jellyfish 1.0 & The Transition to Rust


June 27, 2023

Back in 2010, my colleague Michael created a Python library with C implementations of a bunch of common string distance algorithms. I remember wanting to call it strfry at one point but jellyfish won in the end. A year or so later I eventually took over maintenance of the library and didn’t give it much thought for a while & certainly didn’t expect it to become the most widely-used library I currently maintain.

(It actually took a while to realize how popular it had become since I don’t make a habit of checking download stats or anything similar. One sign was when I inherited course materials for one of the courses I’m now teaching, and found that they were using jellyfish in the course materials.)

As more and more people use Python for record linkage type tasks, the library has found lots of use. It helps that it has C implementations with Python fallbacks for each of these algorithms, helping immensely with speed but making maintenance & packaging more of a pain.

Over the years I’d written Go and Rust ports of the library. It was mainly an exercise to help me get familiar with those languages. I’d also had in the back of my mind that it’d be nice to stop maintaining the C code at some point, and maybe one of those would provide a path forward someday.

Enter PyO3 and maturin

I’d been aware of PyO3 for a while, and a few months ago took the time to read up on it enough to realize just how easy wrapping the existing Rust implementation of jellyfish would be.

I already knew it passed all the same tests, since in doing this work I’d parametrized the tests to run against all four implementations of the algorithms.

It was no more than a day or two’s worth of work to figure out the maturin build system, thanks to some helpful people on their forum for helping me understand best practices.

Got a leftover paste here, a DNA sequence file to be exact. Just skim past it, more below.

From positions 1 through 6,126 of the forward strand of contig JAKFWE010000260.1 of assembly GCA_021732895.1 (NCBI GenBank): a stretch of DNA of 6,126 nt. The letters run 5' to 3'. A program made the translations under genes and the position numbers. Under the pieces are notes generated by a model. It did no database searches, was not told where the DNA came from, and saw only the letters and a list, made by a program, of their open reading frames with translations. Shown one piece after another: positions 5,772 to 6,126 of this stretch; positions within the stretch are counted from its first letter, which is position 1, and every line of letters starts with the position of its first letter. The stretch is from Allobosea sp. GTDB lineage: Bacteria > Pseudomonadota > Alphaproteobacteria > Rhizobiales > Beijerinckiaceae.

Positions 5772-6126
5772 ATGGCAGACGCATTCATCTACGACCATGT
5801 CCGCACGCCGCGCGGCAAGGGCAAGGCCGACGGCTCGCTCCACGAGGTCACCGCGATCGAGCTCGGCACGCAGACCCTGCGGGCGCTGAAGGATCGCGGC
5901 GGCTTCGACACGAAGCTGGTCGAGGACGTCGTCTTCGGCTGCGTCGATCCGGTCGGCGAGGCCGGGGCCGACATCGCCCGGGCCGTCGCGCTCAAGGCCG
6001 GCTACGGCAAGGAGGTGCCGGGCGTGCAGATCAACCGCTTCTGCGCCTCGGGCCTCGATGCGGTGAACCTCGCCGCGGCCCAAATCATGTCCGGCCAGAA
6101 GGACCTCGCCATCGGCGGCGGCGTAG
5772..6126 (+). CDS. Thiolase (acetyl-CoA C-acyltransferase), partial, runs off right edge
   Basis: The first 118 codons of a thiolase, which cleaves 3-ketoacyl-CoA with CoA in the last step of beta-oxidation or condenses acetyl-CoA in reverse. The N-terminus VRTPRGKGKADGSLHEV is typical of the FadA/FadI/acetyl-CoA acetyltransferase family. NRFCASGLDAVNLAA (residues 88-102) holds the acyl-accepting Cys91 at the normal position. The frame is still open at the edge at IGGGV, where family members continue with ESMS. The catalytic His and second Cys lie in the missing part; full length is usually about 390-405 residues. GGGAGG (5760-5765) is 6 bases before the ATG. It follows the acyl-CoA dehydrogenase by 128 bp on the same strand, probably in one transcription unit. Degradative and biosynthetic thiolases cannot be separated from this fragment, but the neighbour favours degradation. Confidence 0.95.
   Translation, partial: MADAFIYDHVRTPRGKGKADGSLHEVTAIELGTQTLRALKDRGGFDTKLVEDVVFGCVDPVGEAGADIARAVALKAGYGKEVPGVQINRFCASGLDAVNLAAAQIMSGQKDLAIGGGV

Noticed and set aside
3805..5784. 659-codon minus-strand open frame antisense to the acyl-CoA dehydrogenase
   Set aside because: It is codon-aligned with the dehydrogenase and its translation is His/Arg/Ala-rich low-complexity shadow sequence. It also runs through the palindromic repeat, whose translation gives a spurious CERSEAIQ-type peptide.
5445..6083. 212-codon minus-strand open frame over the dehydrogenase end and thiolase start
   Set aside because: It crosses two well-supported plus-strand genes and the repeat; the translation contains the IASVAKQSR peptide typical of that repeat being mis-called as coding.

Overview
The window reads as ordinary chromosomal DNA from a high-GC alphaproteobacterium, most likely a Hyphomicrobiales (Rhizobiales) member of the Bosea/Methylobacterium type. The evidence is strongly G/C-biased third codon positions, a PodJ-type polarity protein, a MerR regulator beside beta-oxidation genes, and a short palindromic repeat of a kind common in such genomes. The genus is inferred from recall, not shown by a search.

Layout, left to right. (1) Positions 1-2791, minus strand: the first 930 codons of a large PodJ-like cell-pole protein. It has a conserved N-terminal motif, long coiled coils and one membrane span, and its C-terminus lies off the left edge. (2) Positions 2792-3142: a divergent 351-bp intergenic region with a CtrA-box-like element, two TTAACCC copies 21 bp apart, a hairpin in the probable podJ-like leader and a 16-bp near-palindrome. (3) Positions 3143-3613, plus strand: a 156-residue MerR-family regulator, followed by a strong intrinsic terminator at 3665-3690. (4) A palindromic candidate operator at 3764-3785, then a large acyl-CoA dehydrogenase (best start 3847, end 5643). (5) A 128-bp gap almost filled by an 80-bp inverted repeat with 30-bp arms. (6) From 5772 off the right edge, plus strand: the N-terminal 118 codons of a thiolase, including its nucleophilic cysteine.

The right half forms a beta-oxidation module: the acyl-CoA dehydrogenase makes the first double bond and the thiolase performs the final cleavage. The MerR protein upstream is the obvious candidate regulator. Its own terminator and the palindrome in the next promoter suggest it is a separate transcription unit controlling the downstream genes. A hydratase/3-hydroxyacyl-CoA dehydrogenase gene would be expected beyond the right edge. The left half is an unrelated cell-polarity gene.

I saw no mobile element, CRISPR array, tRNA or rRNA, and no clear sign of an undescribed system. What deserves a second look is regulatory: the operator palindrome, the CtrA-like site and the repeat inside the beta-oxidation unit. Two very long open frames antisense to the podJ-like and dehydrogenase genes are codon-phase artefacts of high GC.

If you’re curious how it works, this file creates the Python bindings for the Rust functions. This, and following maturin’s instructions for building packages is all it took.


I knew that I’d likely be trading some speed for safety. I wanted to understand the tradeoff though, so I added benchmarks to jellyfish (you can check them out here:

After a bit of optimization, the Rust versions of the algorithms mostly take between 0.8x-2.1x as much time as the C versions. Damerau-Levenshtein is the outlier at 2.7x, but is still ~25x faster than the Python version. Given that we’re talking about microseconds in most cases, I feel the change is well worth it.

The switch also gave me the opportunity to fix a few inconsistencies between the C and Python versions, particularly in how they handled (or failed to handle) Unicode. This proper Unicode handling is a big win, making the performance difference feel even more justified.

Rust extensions are easier to maintain and distribute than C extensions, many volunteers had helped improve the jellyfish build process over the years to provide binaries on PyPI, but it was still a pain to maintain. maturin is a joy to use by comparison. If you’ve maintained a C extension, or are interested in extending Python with Rust, I highly recommend it.

A neat side effect of the way the package works is that the Rust version of the library and the Python version of the library can share a codebase.

Version 1.0!

I put out Version 0.11 with the Rust backend a couple of months ago and the sky hasn’t fallen. I decided to wait a bit longer in case somehow this was a disaster, but it’s been smooth sailing. It also feels like it’ll be much easier to maintain going forward, which is a big win.

And with those nagging Unicode inconsistencies out of the way, it felt like this 13 year old library can finally hit 1.0. Last week I pushed out jellyfish 1.0.0. I’m glad that it has been useful to so many people over the years, and know this new update will help ensure consistency & stability going forward.

I’d also like take the opportunity to say thanks to everyone that’s ever contributed to jellyfish or written about it. I’m glad it continues to be useful to so many people.